(Tribune Media Services) -- When Carla DeLuca canceled her room at the W Hotel Union Square in New York a week before her arrival, the hotel decided to ding her for a night's stay anyway.
When unwanted fees pop up on credit card bills, they may end up being contested, if they're not removed.
Despite assurances from several W employees that the erroneous charge would be reversed, DeLuca, who owns a marketing company in San Francisco, was asked to pay an extra $330 on her next American Express bill.
So DeLuca did what increasing numbers of travelers are doing: she filed a dispute with her charge card company.
"The hotel told American Express that it was my responsibility to pay," she recalls. But Amex sided with DeLuca, crediting her for the full amount.
"The number of credit card disputes seems to be on the rise," says Jason Sarracini, the president of Toronto-based TargetVacations.ca, an online travel agency. "Consumers seem to think they can use their cards as bargaining tools."
But as far as tools go, credit cards are not exactly what you'd call reliable. That's because disputing a card charge is more of an art than a science.
For example, Ron Di Costanzo, a retired college professor, didn't want to pay his $15 luggage fee when his bags were lost after a recent United Airlines flight.
"I wrote my credit card company and told it that if I was paying for a bag, it should be there when I arrive," he says. "I was credited the $15."
But Angie Zimmerman, who had a similar problem with United, didn't prevail when she balked at paying her credit card bill. When she had trouble with a seat assignment on a recent United flight, she phoned the airline to fix the problem.
A few weeks later, she found an extra charge for travel insurance on her credit card bill. "I never purchased flight insurance," she says. "I tried to contact United, but it's impossible to speak to anyone -- and if you can, you are speaking with people in India who don't have command of the English language. Very frustrating!"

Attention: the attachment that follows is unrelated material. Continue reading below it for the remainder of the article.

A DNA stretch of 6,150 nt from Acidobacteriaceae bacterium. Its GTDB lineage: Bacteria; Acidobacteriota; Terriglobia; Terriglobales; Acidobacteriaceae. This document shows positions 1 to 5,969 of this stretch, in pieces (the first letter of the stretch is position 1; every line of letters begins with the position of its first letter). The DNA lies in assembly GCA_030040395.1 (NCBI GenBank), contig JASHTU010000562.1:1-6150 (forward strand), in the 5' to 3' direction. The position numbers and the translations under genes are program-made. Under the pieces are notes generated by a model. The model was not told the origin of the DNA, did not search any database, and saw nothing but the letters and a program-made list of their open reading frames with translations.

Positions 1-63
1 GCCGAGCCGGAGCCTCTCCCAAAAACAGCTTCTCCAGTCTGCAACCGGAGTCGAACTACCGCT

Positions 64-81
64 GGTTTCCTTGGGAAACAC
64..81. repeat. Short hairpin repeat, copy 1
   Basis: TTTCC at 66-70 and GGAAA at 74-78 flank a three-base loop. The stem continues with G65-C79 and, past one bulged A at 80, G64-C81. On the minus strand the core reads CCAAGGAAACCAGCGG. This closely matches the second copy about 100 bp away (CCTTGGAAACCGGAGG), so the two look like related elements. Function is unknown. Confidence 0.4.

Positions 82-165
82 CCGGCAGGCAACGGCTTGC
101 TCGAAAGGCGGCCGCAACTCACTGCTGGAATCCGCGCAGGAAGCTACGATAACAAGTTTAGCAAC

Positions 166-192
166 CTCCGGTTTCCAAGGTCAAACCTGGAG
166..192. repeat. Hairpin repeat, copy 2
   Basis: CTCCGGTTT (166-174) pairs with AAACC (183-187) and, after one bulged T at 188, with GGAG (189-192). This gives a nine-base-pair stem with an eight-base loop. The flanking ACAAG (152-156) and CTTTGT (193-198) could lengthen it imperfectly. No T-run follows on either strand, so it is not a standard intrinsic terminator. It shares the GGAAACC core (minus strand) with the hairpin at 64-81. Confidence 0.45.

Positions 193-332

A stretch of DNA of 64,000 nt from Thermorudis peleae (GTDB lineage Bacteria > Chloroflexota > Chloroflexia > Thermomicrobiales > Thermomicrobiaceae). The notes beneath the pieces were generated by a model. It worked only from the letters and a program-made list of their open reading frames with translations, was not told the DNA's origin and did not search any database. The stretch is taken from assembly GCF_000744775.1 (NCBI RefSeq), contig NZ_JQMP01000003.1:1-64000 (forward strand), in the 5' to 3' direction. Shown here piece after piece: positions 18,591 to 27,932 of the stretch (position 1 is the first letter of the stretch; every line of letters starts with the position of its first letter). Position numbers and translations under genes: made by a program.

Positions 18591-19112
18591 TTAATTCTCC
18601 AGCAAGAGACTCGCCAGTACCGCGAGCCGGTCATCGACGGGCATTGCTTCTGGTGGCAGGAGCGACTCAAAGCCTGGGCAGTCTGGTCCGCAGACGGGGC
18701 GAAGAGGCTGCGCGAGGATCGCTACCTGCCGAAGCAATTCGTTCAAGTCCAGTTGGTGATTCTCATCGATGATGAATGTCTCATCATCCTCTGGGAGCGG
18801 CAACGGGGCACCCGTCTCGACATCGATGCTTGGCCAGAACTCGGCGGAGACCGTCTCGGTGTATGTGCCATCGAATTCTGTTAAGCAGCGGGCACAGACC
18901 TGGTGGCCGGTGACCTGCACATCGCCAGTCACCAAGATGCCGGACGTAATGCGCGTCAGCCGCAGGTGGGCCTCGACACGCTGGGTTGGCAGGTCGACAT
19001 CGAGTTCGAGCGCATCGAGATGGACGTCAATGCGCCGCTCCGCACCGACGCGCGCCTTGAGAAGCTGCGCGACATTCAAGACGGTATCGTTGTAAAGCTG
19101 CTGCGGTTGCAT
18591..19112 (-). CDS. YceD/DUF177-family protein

Still, her credit card company sided with United.
It's no secret that in this recession, many travel companies are playing the discount-and-surcharge game. You know, the one where they slash prices and then add hidden fees to make up the difference. It would follow, then, that a lot of unwanted charges are popping up on credit card bills -- fees that, if not removed, will end up being contested.
Here's what you need to know in order to file a successful dispute.
1. Watch your bill
Review your credit card billing statement as soon as you get it online or through the mail. "Compare receipts to charges listed on the statement," says Catherine Williams, a vice president at Money Management International, a Chicago-based financial advice company.
"Should you see any mismatch of information, like a wrong amount or an unknown vendor, you should immediately file a dispute with you creditor."
Remember, while your dispute is under investigation, the amount in question can't be charged interest or reported as late in payment.
2. Have an airtight case
Obviously, every disputed card charge won't be decided in your favor.
The weaker challenges are rejected. For instance, say someone buys a vacation package online and then the price falls.
"Many times, we are not able to refund the difference, so consumers decide to take action," says Sarracini of TargetVacations.ca.
Yet those still remain legitimate purchases, and a dispute isn't likely to do any good. On the other hand, if a company has violated federal or state laws, or breached its own contract, then you stand an excellent chance of prevailing.
3. Exhaust all other options
A credit card dispute shouldn't be your first move but rather a last resort, say experts.